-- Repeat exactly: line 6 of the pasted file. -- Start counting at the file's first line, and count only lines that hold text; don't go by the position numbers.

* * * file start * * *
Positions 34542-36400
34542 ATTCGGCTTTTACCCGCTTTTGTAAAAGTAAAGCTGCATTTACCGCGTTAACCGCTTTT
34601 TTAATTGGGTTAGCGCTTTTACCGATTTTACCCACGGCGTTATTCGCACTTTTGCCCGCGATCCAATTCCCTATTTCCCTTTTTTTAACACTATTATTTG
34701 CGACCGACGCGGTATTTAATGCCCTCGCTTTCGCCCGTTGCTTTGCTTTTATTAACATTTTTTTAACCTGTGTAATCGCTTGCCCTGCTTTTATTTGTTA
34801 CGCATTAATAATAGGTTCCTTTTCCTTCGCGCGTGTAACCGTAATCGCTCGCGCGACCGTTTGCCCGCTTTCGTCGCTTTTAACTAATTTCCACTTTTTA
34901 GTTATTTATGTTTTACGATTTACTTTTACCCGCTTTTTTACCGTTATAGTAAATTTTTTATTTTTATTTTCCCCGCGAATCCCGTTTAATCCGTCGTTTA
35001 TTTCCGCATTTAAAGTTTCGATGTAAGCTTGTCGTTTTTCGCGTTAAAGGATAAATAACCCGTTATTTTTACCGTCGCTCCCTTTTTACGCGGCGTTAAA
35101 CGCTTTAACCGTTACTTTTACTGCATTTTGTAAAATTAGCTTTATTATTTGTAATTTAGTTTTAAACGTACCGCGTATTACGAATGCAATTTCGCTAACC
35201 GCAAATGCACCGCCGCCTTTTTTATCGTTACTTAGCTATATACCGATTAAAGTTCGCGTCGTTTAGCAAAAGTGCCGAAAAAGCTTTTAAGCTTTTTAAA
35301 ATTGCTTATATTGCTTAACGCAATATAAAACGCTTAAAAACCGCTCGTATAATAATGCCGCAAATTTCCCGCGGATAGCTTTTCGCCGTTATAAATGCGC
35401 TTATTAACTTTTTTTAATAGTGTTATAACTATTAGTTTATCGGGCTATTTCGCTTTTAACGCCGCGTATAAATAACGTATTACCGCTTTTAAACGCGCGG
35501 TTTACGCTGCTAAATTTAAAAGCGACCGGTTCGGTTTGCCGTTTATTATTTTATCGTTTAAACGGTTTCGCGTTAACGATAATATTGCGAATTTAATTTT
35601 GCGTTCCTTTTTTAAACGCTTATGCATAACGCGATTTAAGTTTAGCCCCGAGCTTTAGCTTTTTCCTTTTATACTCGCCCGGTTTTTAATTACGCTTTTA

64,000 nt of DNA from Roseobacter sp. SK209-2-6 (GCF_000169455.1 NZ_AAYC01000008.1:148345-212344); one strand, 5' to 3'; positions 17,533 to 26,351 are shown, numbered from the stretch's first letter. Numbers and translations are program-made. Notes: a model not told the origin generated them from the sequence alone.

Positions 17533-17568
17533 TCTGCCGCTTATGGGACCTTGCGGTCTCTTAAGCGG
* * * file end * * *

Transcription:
34901 GTTATTTATGTTTTACGATTTACTTTTACCCGCTTTTTTACCGTTATAGTAAATTTTTTATTTTTATTTTCCCCGCGAATCCCGTTTAATCCGTCGTTTA